Welcome to a monthly column within our broader sustainability section which focuses on what fashion is doing to address the issues in its industry brought to you by Retail Insider with Clipper and Give Back Box

This month an interview with People Tree managing director Melanie Traub on the challenges and joys of running a sustainable fashion business

Sitting in the basement of People Tree’s offices near Mornington Crescent, North London, surrounded by rails of clothing, Melanie Traub points out the poster on the wall detailing the 10 founding principles of the World Fair Trade Organisation’s (WFTO).

People Tree MD: Melanie Traub

These include respect for the environment, fair payment, no child labour and opportunities for disadvantaged producers. People Tree, founded 28 years ago in Japan by Safia Minney, is committed to adhering to all 10 principles, which enables it to be accorded Guaranteed Status by the WFTO.

But what really annoys Traub, who joined the retailer three years ago, is the amount of green-washing around. She notes ironically that if everyone who claims to be using organic cotton really was, there would need to be 50% more organic cotton grown in the world than actually is. As it stands People Tree is one of only a tiny number of fashion retailers who can authentically call themselves truly sustainable – possibly the only one.

However, as a fashion pro who has worked for a wide variety of retailers from M&S to LMVH and also done a stint at fast fashion with Kookai, she is not judgemental about the way other people choose to sell.

“We just want to provide an alternative. Yes, there is more competition now and some of it is greenwashing but it all opens up a conversation,” she says. And in reality although anyone using organic cotton could be deemed a competitor there is no-one doing exactly what People Tree do.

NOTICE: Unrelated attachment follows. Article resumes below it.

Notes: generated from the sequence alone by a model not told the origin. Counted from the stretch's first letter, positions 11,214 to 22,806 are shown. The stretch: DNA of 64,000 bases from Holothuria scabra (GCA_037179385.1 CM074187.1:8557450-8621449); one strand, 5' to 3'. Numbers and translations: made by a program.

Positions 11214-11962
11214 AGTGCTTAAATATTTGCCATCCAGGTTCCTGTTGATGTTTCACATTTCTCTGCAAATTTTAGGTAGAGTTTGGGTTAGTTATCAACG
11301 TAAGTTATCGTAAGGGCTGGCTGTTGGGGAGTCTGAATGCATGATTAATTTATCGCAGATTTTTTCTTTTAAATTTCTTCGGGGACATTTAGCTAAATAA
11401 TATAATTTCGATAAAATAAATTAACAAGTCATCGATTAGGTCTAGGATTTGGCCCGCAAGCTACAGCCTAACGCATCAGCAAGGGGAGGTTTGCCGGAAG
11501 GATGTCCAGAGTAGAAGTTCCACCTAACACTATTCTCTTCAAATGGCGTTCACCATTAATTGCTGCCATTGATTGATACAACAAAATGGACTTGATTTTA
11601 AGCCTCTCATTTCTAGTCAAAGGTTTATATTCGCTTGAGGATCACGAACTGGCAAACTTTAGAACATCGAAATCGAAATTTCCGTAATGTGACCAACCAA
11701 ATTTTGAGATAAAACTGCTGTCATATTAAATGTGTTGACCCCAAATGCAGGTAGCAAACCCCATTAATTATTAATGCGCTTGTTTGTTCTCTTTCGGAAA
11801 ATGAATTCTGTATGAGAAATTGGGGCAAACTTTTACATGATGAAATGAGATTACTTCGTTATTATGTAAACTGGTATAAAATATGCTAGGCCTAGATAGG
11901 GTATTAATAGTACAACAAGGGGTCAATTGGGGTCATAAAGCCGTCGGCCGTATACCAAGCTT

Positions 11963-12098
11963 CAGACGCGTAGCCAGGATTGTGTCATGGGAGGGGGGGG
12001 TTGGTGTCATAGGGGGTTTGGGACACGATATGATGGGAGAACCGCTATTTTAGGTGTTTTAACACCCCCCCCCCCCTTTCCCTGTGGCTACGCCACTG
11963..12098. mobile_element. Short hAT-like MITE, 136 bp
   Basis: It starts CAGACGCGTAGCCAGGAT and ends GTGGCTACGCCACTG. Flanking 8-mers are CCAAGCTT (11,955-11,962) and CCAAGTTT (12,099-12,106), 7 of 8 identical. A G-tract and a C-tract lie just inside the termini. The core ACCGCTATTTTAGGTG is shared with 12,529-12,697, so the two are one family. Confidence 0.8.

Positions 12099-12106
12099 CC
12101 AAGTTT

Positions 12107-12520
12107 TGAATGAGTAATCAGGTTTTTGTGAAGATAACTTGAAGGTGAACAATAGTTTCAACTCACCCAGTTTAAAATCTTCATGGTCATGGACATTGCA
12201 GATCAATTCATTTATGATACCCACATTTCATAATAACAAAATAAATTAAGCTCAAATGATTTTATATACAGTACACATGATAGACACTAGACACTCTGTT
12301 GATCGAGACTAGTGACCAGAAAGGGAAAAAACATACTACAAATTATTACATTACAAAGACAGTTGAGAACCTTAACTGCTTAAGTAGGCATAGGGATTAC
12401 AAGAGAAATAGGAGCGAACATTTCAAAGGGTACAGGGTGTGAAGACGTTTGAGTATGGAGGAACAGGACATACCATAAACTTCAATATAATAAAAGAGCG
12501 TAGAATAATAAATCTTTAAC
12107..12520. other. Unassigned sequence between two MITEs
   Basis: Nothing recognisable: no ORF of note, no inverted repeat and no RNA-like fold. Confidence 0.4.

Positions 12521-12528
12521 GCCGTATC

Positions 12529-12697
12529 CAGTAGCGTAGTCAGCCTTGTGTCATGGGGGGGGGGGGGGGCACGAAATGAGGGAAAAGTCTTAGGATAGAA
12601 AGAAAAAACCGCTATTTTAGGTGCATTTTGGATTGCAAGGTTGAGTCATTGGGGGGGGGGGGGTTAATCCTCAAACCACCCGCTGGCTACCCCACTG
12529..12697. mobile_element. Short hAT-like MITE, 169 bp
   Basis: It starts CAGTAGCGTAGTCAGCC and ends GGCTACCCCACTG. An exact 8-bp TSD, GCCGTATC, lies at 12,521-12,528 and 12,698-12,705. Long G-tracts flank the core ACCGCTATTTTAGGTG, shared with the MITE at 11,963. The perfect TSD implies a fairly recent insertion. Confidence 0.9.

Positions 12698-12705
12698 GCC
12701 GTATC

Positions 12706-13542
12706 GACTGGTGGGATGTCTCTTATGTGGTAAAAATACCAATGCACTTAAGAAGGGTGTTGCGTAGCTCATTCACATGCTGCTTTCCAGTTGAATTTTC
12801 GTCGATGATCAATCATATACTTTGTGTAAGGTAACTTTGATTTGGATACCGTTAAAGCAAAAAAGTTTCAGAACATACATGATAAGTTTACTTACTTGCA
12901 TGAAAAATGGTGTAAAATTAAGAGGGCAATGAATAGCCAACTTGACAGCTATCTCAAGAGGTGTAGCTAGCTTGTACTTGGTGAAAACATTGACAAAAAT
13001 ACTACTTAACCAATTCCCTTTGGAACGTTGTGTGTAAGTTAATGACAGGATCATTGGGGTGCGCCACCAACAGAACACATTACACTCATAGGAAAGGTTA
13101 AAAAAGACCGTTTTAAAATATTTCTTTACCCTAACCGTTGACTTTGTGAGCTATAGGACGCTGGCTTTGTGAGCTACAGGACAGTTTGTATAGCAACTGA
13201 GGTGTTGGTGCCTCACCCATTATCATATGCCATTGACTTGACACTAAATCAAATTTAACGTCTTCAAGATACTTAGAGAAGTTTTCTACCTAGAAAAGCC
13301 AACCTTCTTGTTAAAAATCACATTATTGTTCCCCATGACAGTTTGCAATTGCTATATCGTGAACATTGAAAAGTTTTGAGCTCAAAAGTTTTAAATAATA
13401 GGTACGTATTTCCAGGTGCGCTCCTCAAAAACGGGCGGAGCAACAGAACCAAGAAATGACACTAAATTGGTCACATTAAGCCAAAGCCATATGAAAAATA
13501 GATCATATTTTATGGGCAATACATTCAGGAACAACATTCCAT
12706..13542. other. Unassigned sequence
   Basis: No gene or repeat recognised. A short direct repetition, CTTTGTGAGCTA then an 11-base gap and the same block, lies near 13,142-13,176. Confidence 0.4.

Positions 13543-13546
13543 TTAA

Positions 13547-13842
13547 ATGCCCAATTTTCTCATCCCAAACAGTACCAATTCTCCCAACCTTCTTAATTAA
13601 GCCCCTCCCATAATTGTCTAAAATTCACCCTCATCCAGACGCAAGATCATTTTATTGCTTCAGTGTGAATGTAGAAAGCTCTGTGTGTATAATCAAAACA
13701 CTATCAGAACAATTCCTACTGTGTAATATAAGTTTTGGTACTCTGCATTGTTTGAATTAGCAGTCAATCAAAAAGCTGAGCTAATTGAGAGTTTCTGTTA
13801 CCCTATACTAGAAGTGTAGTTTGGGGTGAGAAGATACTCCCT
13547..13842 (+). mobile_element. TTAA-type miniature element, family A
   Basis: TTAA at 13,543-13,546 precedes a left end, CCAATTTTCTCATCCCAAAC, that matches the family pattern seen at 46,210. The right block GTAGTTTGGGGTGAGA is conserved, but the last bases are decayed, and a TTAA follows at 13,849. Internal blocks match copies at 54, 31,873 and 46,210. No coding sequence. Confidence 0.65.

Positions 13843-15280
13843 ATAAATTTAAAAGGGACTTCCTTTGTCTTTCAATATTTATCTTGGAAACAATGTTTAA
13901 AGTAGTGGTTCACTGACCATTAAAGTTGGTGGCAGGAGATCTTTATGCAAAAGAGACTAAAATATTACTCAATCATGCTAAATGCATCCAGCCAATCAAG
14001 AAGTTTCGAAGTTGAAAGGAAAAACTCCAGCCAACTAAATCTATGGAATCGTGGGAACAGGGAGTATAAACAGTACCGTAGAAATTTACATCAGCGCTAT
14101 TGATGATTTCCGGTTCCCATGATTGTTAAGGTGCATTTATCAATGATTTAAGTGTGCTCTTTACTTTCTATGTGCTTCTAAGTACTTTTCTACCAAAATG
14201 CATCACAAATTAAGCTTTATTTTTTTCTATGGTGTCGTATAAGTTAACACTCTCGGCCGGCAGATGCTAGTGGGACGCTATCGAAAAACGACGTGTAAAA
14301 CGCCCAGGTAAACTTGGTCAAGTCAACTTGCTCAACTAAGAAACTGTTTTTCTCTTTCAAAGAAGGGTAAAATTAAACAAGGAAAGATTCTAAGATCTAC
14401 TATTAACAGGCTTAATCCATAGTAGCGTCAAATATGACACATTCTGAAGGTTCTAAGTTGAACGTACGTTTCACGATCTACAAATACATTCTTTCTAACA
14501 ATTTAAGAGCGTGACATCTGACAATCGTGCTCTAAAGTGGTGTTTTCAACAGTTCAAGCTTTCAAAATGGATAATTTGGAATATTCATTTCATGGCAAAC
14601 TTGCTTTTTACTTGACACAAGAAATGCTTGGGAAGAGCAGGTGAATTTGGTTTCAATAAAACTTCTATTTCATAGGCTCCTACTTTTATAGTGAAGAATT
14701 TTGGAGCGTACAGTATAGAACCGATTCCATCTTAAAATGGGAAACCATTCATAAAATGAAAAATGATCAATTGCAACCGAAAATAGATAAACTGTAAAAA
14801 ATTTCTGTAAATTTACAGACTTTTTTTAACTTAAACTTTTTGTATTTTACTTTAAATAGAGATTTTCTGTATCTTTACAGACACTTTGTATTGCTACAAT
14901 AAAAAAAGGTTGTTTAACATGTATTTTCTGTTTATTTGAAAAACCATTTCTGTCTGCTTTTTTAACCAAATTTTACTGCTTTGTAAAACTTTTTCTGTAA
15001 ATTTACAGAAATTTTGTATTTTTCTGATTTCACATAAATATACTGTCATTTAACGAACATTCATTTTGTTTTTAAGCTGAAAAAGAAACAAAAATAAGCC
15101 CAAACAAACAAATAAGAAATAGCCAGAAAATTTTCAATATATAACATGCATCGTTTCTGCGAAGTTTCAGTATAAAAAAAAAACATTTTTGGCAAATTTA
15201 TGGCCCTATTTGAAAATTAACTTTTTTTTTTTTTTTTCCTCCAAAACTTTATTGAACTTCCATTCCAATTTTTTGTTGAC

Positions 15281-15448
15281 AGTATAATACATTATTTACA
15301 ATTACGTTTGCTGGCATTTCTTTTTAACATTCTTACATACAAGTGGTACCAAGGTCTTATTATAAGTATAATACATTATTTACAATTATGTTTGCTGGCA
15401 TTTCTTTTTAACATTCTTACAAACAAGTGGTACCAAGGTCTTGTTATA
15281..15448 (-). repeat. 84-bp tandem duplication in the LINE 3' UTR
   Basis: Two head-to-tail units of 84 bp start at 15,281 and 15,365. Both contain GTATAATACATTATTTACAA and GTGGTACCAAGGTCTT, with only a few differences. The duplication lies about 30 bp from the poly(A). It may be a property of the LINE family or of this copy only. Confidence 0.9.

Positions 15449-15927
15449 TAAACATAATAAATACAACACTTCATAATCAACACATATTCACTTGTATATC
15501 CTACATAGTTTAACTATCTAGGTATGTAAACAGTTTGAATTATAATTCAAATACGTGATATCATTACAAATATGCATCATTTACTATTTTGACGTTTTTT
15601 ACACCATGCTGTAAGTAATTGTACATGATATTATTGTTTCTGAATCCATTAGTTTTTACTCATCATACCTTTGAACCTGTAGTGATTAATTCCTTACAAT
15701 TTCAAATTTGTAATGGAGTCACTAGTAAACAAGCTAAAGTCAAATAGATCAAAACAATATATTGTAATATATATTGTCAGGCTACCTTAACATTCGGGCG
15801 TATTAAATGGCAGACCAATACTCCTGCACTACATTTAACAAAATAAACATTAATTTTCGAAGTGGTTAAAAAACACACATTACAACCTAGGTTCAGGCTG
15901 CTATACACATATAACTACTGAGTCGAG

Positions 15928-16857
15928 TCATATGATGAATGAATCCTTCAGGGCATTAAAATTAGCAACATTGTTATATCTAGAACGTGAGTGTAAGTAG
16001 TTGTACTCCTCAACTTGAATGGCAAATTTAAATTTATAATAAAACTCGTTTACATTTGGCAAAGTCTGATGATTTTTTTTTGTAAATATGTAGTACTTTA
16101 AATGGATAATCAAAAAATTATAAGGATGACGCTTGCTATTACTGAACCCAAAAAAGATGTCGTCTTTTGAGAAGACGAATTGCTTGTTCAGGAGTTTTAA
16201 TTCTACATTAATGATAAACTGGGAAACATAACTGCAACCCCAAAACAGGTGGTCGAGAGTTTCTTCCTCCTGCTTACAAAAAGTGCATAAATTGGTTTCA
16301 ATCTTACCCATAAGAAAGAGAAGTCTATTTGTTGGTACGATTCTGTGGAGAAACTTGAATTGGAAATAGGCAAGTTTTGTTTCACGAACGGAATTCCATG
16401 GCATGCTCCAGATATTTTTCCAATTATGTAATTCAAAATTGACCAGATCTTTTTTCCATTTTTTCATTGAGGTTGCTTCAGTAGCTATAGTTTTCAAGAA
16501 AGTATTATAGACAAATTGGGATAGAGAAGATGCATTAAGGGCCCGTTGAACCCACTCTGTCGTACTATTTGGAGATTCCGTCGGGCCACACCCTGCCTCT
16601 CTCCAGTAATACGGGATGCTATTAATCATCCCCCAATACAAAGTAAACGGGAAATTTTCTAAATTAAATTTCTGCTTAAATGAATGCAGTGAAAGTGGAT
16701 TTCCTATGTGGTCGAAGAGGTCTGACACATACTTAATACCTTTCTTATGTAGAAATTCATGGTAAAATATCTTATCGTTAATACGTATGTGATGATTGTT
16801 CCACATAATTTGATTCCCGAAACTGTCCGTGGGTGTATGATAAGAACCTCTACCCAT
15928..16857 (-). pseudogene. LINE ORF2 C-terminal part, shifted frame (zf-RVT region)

It comes down to consumers asking the right questions Traub says. And who are People Tree’s customers? There is a very loyal customer base who have grown with the brand “we have the yummy mummy and those who are concerned about the fabrics they put next to their body, we have the environmentalists – but yes, we also have ASOS shoppers who just think that’s a pretty dress and for whom everything else is secondary”.

She is adamant that you have to make the range as attractive as possible “we don’t people to wear it just because it’s worthy. Even ethical consumers don’t want to go out in a brown sack!” Customers are mainly metropolitan and suburban but cut across all ages. “Age is becoming less relevant,” finds Traub. “Before a 40-year old had to dress like 40-year old. Now it’s more about attitude.”

People Tree currently sells wholesale to 300 outlets in the UK including John Lewis and ASOS while within Europe Germany and Benelux are the biggest markets. The company also sells into ICONIC, which she describes as the Asos of Australia. They design for the whole spectrum of shoppers; the items which use the V&A’s archive of historical designs sells very well into John Lewis while ASOS majors on the jumpsuits, printed T-shirts, and hand-knitted ranges.